If you haven’t heard of Ghostery, then you’re really missing out on something special. It’s a plugin for Firefox, Chrome, Opera, and Safari with Android and iOS versions available that lets you know what trackers are grabbing all of your data. They have been on a mammoth upswing lately that appears to be culminating in a Ghostery browser sometime later this year.
According to Ghostery’s Director of Research Andy Kahl, the browser will be a similar experience to browsing the internet with just the add-on but future updates will add unique security and privacy features that will add to the experience. That means on every website you’ll get to see the trackers the site is using and you’ll have the ability to turn them off. He did mention that most of the future updates for the unique security and privacy features won’t be available until 2015.
We also spoke with Ghostery’s Andy Kahl briefly about their stance on the current state of Internet security and tracking, the obfuscation of terms of service agreements, and how companies can be more transparent with their advertising. You can read the interview in full below.
Will your standalone web browser allow for a more transparent browsing environment than the add ons? How will the web browser be more effective?
The standalone browser will allow us to build add-on functionality directly into a browser – so at first, it will be a similar experience to browsing with an add-on. Our roadmap includes various security and privacy features that will ultimately be built in, though that more robust app likely won’t be available until 2015. Currently, there are no plans to release a Ghostery browser for the desktop environment.
How do you think the internet could re-model its approach to advertisements to make it more transparent while still remaining effective at showing people ads that are relevant to them?
There’s an easy way to start, and that’s to outright end any attempt to obfuscate the business model or worse, subvert a user’s ability to control their data. That’s definitely step 1 – lets get the whole ecosystem out of the shadows. Steps 2-X would then involve working on ways to make users better understand the notices and disclosures they’re given, and possibly offering alternate ways to support sites for users who aren’t comfortable with data trading.
There's an easy way to start, and that's to outright end any attempt to obfuscate the business model.
You mentioned before how businesses have to develop a culture of transparency. Do you have any suggestions or recommendations on how they could that?
As users, we have to stop reacting from fear and doubt. A data-driven, quantified future is an inevitability – what remains to be seen is how well we build privacy protections into that future. The issue is more nuanced than a lot of our gut reactions (and, dare I say it, journalism around the topic) suggests, and we have to engage in real informed decisions to help dictate how that future develops. As an industry, we have to recognize that the data-driven cat is out of the bag. Trying to smooth things over by pretending it’s not a issue is wasting valuable time. We have to create plain language statements about the types of data that are collected as well as how it is used, and we have to be mindful of the response we get to those statements.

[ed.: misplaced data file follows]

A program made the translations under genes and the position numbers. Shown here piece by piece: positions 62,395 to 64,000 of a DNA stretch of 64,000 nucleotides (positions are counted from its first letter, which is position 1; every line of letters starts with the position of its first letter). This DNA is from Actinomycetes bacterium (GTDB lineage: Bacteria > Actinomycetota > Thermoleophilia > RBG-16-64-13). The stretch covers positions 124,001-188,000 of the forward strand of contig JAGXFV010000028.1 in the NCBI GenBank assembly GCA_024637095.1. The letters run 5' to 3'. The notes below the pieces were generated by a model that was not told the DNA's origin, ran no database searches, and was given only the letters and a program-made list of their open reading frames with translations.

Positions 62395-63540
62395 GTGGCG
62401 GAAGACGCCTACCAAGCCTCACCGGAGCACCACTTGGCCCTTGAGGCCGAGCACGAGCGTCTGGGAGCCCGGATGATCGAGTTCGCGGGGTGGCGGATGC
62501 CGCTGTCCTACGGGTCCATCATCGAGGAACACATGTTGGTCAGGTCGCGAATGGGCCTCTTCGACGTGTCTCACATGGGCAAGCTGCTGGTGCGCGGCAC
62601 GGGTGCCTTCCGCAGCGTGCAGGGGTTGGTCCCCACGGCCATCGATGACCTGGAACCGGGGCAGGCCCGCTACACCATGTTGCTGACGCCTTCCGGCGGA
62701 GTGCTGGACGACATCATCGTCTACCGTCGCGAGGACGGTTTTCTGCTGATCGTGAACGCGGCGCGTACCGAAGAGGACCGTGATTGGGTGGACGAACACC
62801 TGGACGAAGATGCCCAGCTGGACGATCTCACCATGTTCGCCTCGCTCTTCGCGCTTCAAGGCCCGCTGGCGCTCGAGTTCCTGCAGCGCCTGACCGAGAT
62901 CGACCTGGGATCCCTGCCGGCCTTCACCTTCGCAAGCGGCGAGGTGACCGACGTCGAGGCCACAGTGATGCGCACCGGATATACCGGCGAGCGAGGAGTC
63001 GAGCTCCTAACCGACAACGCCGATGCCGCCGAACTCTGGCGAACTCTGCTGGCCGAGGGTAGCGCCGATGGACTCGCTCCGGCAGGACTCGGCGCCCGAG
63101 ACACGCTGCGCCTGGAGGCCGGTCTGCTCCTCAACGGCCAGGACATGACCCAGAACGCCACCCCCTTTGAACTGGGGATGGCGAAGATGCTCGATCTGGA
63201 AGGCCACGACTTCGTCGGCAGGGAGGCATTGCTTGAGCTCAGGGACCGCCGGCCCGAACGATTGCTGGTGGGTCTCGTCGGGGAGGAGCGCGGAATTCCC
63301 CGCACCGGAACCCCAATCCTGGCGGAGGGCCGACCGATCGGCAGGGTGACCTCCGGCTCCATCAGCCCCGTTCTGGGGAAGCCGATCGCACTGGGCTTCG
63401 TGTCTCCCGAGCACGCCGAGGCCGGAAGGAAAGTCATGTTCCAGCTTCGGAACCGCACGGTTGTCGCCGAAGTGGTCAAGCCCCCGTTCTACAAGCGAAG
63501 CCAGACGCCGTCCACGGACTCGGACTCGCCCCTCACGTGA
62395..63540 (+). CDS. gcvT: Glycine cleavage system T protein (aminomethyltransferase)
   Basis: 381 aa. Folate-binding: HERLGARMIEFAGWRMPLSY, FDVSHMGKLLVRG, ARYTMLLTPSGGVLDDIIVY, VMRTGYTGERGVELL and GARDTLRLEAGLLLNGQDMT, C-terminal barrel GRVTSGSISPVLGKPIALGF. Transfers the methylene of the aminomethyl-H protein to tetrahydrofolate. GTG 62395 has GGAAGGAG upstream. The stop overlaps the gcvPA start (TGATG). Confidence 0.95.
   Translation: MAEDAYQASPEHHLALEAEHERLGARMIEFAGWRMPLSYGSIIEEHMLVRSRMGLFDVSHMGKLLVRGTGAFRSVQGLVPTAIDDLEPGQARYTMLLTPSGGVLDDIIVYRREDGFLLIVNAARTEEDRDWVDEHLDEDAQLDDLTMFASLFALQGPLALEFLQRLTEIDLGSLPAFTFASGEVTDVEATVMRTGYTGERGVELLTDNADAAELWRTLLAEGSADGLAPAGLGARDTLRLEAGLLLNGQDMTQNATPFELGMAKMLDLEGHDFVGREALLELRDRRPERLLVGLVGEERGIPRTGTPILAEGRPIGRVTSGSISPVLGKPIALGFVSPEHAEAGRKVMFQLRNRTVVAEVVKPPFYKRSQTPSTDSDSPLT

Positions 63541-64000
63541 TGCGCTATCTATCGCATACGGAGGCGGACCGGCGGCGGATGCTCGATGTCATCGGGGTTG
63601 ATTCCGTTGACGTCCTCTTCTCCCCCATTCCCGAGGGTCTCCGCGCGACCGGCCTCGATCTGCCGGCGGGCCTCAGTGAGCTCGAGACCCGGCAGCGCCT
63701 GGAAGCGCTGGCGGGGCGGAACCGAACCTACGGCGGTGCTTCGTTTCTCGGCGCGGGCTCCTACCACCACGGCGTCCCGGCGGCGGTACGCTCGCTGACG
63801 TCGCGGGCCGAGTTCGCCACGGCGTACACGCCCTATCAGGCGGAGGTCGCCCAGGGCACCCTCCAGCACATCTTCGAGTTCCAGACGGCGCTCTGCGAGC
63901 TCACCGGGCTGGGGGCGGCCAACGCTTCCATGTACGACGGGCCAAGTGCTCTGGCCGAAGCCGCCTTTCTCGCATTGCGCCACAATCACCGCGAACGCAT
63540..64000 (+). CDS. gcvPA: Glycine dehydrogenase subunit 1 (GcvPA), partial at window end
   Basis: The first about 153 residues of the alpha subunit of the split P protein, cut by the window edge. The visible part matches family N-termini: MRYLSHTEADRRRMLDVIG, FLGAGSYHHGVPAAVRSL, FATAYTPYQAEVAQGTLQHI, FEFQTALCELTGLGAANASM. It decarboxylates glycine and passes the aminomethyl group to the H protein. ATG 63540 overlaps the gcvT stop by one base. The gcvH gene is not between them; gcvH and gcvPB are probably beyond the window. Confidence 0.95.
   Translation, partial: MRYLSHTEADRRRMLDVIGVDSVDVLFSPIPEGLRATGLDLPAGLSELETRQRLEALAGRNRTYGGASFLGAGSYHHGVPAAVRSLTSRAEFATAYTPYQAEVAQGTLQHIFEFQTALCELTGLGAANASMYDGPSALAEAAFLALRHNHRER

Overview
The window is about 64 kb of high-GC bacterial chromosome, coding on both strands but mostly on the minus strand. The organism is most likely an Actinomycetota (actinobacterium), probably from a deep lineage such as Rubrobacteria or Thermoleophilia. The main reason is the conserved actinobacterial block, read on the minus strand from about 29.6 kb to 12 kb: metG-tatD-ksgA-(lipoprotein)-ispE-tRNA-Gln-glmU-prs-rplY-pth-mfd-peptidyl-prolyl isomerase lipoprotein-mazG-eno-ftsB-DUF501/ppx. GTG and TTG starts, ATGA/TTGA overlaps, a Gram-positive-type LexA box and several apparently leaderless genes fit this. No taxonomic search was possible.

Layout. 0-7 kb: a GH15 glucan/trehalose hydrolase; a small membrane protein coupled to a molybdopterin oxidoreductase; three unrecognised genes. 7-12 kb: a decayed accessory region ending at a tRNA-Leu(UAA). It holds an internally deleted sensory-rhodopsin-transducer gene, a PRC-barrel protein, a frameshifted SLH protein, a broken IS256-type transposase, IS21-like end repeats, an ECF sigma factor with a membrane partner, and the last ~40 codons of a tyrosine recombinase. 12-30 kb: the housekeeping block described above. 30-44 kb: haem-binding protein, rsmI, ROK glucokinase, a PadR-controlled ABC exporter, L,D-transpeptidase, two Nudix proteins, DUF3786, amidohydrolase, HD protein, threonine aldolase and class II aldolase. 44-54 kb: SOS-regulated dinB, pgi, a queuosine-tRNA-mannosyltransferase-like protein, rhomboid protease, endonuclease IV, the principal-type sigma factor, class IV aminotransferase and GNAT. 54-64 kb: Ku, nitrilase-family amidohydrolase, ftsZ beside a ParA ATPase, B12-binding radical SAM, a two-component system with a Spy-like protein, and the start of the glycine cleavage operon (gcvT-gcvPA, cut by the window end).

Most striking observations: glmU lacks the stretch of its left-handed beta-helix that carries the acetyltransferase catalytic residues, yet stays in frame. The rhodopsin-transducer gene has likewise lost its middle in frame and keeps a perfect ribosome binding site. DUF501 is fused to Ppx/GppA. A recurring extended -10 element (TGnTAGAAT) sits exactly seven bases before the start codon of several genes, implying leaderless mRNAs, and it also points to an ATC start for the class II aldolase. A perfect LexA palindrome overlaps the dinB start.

Do you believe that subscription-based, ad-free monetization models could be viable?
I think there is a subset of the internet-using population that would pay for content in exchange for a privacy-forward way to interact with that content. It may not be viable for a content provided to offer only third-party-free subscriptions, but providing an option for users who would rather trade currency than data could be a big step.
How do you think companies should approach their TOS in order to encourage new users to actually read them?
I understand why TOS and Privacy Policies become what they are – legal departments are very careful to make sure that sites and apps aren’t put in a position of liability. So there’s a two-fold effort here: sites must create some kind of plain language use statement apart from their legal documents, and (the) Attorney General must honor the spirit of these disclosures instead of incentivizing companies to wrap those disclosures in layer upon layer of carefully crafted legal protections.
(the) Attorney General must honor the spirit of these disclosures instead of incentivizing companies to wrap those disclosures in layer upon layer of carefully crafted legal protections.
We’d like to thank Ghostery for sitting down and having a chat with us. Their vision for the future is pretty exciting and it really would be fantastic to see companies take people’s internet privacy more seriously. If you would like to give Ghostery a try, head to their official website where you can pick up the desktop plugin, the Android plugin (for Firefox browser only), and on iOS.